We Are All Transgenders
This week's issue of Bekhsoos brings together stories by transgenders in our community. The idea came in light of the 12th annual Transgender Day of Remembrance – November 20th 2010 – a day that memorializes those who were killed due to anti-transgender hatred or prejudice.
It can be very difficult for transgender persons, and transexuals in particular, to hide their chosen genders. They are often mistaken for effeminate gay men or butch lesbians – when in fact, the way they feel about their gender could very well be unrelated to their sexual orientation. Theirs is often a life of struggle and alienation within a culture that insists that the female/male gender binary should be at the heart of any society.
Indeed, when family members refuse to be accepting, when most workplaces are aggressively transphobic, many male-to-female transexuals are forced to lead dangerous, nocturnal, and marginalized lives. Their bodies, exoticized and eroticized, are often labelled as sex objects for those with a particular fetish for trannies, lady-boys, she-males, etc.
Growing up a transgender person in Lebanon could be similar to dancing one’s way through a minefield. Without proper medical, psychological and emotional support systems, some attempt to leave the country in search of a better life, while others, either desperately try to commit suicide, or find themselves driven towards unregulated sex work after being completely ostracized by their families and by society at large. Lucky and resilient are the ones who manage, despite all odds, to create a healthy and fulfilling environment for themselves and their loved ones.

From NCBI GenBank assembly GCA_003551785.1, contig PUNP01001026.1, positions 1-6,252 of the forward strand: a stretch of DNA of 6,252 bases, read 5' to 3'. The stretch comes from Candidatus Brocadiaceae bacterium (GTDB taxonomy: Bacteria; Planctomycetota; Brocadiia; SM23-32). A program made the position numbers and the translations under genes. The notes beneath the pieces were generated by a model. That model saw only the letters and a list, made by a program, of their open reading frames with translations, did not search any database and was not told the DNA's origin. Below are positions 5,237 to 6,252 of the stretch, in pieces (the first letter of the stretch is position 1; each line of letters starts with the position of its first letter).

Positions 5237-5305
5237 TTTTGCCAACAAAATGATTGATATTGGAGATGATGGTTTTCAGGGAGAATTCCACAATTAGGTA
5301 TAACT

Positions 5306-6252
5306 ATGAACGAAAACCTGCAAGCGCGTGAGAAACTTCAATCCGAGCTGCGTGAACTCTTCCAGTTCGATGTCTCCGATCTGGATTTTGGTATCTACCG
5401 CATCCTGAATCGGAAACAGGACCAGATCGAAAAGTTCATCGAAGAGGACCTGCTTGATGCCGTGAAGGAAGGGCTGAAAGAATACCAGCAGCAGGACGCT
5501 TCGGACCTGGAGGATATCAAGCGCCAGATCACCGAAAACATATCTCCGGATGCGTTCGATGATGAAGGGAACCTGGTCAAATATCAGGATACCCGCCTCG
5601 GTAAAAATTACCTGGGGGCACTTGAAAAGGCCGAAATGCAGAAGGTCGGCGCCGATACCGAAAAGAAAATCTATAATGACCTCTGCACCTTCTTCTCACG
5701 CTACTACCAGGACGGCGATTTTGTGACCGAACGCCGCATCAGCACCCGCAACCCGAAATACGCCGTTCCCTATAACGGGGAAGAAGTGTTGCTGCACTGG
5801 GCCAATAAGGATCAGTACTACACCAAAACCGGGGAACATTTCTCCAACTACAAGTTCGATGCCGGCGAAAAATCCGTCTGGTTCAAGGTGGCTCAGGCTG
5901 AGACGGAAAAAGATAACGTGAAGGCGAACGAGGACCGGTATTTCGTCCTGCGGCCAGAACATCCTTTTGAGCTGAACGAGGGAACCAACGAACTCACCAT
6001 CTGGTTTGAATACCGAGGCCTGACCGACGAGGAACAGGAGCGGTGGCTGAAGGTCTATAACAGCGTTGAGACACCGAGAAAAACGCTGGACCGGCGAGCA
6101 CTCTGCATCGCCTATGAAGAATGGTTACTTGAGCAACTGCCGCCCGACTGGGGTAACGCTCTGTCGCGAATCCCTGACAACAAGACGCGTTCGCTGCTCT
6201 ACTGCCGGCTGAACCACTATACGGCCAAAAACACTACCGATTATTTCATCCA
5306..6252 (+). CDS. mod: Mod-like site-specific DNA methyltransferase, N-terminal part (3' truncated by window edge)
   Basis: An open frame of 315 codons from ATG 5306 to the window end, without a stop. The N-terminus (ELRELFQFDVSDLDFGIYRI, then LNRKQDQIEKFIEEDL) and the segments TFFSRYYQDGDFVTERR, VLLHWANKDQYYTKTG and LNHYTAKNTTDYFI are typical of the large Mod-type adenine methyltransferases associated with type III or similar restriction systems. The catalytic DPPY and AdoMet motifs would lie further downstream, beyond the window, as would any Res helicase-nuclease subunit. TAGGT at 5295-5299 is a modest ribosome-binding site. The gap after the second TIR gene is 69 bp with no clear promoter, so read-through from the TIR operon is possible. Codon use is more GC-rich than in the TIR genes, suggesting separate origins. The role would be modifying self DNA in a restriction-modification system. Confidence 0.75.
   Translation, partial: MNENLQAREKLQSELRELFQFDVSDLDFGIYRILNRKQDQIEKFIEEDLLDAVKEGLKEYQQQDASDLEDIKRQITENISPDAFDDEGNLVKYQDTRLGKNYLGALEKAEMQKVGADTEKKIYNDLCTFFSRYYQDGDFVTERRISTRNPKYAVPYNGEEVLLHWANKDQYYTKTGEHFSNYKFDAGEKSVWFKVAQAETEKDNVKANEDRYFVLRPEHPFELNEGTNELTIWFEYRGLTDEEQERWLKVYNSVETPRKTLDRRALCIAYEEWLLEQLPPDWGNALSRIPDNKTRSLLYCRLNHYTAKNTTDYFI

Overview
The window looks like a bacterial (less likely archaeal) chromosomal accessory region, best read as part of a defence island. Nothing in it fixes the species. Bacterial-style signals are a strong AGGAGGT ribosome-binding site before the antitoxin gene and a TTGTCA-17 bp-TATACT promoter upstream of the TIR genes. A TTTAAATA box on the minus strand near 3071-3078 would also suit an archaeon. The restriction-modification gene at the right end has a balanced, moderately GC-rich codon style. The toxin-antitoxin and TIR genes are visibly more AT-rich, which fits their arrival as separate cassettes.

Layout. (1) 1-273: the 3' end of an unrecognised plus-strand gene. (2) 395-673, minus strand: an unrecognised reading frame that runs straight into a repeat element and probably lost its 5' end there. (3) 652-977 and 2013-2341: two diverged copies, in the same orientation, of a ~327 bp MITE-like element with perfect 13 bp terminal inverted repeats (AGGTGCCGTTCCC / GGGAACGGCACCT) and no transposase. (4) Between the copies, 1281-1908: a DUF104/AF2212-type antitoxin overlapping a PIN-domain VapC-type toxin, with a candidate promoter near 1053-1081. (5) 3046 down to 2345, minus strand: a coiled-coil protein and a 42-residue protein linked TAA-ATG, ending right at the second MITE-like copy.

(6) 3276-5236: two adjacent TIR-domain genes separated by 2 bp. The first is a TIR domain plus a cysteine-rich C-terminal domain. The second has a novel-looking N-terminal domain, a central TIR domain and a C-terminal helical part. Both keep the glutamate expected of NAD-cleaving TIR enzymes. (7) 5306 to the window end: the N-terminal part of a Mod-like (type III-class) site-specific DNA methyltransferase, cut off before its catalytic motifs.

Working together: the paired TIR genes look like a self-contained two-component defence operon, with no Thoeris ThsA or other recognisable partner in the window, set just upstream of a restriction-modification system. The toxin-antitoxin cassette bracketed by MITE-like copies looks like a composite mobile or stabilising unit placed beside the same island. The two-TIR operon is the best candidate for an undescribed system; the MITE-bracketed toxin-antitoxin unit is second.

The stories in this issue are based on conversations with transgenders who got together with our team of writers and who shared a wide range of their experiences. In the interviews, we noticed that many themes kept surfacing: The pressures of fully transitioning, of conforming to gender binaries, the discrimination that comes with being Gender Queer, experiences with family, self-discovery, growing up “in the wrong body,” patriarchy, etc.
This issue features only 6 out of thousands of stories that all of us would hear a lot more often, if only we would sit and listen to the transgenders in our lives, no, in ourselves. Who among us do not remember exploring what it is like to be the “other” gender? Who among us were never made to feel that they weren’t “man enough” or “woman enough” at one point or another? Was it the baggy pants, the thick eyebrows you didn’t feel like plucking that week, the smaller boobs, your “natural” look, the toys you played with, the way you sat like a boy and learned not to? Was it how much you enjoyed wearing your mother’s heels at the age of 5, the hairs you anxiously kept expecting on your chin, the fact that you wrote poetry, the pink shirt you wore last week?
Gender is learned and we are all transgenders – most of us simply forget that gender is how our families, classrooms, playgrounds, churches, mosques, friends, doctors and toilets teach us how to be boys and how to be girls.